In the lecture, Professor Arrow discussed a major question of government policy and one of the most important issues facing the world in 2008 – the extent to which the government should intervene in the workings of markets. There is a general theoretical proposition, which also conforms to empirical experience, that, under competitive conditions, market outcomes are efficient in a certain precise sense. It follows that the government should intervene when markets fail to operate properly, that is, when individuals benefit or impose costs on each other in ways that are not mediated through the market (e.g., pollution). An additional reason for government intervention, not as widely accepted, is to make the income distribution more equal than the market outcome. But in that case the redistribution should interfere with consumers’ choice as little as possible, which means that the redistribution should take the form of money transfers (taxes and payments).
Economists typically argue, then, that externalities be recognized by taxes which are a kind of substitute for prices and redistribution by money payments.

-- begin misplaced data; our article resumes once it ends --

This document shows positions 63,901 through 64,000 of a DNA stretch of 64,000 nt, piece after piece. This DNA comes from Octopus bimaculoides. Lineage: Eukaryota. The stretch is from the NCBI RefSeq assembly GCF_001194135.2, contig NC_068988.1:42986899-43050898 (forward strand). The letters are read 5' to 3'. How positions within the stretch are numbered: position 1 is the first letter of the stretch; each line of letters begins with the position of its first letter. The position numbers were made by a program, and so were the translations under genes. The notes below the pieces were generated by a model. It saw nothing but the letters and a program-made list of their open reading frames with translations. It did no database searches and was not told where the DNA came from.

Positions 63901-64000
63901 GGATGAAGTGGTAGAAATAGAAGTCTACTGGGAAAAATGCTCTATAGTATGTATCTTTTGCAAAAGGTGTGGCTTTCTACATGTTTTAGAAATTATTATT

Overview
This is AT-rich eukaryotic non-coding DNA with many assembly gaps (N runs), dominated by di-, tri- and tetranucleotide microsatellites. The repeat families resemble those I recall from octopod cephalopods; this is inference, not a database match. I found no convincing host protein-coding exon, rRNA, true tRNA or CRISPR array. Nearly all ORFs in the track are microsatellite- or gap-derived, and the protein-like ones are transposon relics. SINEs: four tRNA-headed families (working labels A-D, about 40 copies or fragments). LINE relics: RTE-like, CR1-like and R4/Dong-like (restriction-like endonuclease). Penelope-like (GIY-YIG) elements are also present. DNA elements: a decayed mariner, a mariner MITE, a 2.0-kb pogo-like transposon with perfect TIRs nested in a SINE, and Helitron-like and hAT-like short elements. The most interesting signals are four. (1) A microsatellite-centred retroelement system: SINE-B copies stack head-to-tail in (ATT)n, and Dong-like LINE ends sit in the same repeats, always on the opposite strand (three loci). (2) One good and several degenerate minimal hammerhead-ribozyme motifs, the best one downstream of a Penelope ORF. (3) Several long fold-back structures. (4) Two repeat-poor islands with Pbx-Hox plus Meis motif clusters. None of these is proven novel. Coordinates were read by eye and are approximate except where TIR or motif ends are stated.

In fact, though, there are all sorts of felt social obligations that are not encompassed by this simple proposition. First of all, there are the obligations of parents to children (the obligations of children to parents are fading), which have long been recognized in law. Second, there are the collective obligations of the present generation to the indefinite future, displayed historically by wars in defence of a country and by constitutions and other legislation and faced currently in concerns about exhaustible resources and climate change. Third, he pointed out that, by now, most government expenditures even in the United States are for education, retirement, and health, goods which have very few externalities as currently understood.